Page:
"It is the theory that decides what we can observe." (Einstein)
"It is more important that a theory be beautiful than it be true." (Paul Dirac)
In Greek, theoria originally meant a looking at or viewing and theoreo, a spectator. In this sense, theory and Visuality are metaphors of each other.
Is the theoretical attitude is that of the disengaged observer? Does theory require a distinction between the illusionless observer and the gullible participant, or to put it more mildly, between theory and observation? Does theory always entail what John Dewey derided as the "spectator theory of knowledge"? Perhaps to theorize is to create the impression of something that existed already (or, even better, always already) (see metaphor) In the Pragmatic tradition, theory is the critical reflection on "belief." William James calls it "an appetite of the mind," what Frank Lentricchia calls "the need to generalize" and "to obliterate differences." (quoted in Cary Wolfe, Postmodern Theory and the Pragmatics of the "Outside" )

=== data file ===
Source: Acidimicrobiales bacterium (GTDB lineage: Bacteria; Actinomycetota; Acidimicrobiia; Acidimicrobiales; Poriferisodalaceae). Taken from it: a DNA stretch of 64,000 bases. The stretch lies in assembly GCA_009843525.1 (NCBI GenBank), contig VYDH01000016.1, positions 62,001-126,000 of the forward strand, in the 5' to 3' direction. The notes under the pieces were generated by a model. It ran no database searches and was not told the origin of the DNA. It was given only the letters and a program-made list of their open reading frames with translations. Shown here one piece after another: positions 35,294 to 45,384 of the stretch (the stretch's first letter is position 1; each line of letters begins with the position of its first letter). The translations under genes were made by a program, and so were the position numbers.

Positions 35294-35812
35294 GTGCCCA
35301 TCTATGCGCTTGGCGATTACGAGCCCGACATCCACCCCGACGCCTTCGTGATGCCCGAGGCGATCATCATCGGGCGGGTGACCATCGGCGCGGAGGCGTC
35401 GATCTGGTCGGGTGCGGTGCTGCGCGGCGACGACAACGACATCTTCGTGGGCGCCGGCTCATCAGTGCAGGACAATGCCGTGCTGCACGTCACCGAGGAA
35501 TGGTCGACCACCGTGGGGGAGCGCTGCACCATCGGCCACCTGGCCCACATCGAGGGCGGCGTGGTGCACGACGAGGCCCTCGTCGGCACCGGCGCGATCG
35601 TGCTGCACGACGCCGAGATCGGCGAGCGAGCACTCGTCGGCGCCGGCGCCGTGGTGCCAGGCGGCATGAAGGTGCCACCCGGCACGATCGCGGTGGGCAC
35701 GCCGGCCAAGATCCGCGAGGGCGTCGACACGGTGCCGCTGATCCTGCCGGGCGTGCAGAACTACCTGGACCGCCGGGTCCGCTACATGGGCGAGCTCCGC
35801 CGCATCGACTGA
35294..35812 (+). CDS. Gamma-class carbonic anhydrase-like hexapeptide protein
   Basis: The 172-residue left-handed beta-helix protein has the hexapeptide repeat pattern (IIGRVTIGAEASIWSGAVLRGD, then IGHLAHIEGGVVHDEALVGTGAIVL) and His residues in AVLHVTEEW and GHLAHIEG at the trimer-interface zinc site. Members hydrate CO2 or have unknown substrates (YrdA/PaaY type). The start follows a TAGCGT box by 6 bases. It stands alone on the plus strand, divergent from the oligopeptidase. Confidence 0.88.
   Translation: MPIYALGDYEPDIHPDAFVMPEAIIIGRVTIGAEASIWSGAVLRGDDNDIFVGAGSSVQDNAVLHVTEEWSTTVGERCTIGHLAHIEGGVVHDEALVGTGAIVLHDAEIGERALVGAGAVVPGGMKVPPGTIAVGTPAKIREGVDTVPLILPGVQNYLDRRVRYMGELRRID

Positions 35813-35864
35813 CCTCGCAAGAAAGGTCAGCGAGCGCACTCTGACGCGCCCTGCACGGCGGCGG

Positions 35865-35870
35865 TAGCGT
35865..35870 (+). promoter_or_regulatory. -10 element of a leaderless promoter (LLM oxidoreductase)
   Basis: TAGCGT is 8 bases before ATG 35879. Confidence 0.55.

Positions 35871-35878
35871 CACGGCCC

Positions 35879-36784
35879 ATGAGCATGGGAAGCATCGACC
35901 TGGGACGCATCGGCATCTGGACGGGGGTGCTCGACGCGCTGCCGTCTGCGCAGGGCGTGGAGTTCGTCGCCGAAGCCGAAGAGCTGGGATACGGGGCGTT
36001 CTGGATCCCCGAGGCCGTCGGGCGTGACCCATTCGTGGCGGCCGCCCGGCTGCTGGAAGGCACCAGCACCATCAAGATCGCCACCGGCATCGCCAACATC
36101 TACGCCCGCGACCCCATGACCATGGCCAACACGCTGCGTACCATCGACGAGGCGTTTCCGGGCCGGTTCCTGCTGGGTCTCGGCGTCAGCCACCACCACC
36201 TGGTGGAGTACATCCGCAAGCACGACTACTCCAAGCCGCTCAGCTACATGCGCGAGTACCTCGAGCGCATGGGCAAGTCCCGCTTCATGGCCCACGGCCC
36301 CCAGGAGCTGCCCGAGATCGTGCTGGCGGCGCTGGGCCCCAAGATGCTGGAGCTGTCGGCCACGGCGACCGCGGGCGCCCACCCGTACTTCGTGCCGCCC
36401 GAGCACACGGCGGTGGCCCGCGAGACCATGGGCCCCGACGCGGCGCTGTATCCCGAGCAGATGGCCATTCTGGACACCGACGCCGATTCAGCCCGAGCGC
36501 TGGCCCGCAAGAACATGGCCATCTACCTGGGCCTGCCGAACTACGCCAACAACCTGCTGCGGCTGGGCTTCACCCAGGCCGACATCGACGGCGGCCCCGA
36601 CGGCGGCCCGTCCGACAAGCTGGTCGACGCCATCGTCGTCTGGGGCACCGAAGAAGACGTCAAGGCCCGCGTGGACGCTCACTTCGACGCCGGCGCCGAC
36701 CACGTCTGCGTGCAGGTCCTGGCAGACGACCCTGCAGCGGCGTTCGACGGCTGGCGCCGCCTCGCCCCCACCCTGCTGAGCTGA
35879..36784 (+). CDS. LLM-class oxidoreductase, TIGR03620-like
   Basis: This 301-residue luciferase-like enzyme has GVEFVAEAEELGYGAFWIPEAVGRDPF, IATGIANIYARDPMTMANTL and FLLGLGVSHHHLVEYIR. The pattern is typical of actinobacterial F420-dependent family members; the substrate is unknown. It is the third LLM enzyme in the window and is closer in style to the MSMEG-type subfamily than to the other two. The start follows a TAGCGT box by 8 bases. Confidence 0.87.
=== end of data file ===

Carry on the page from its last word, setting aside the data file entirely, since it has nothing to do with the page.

But according to the Greek conception, theory is not a knowledge but touching (thigein ).Read More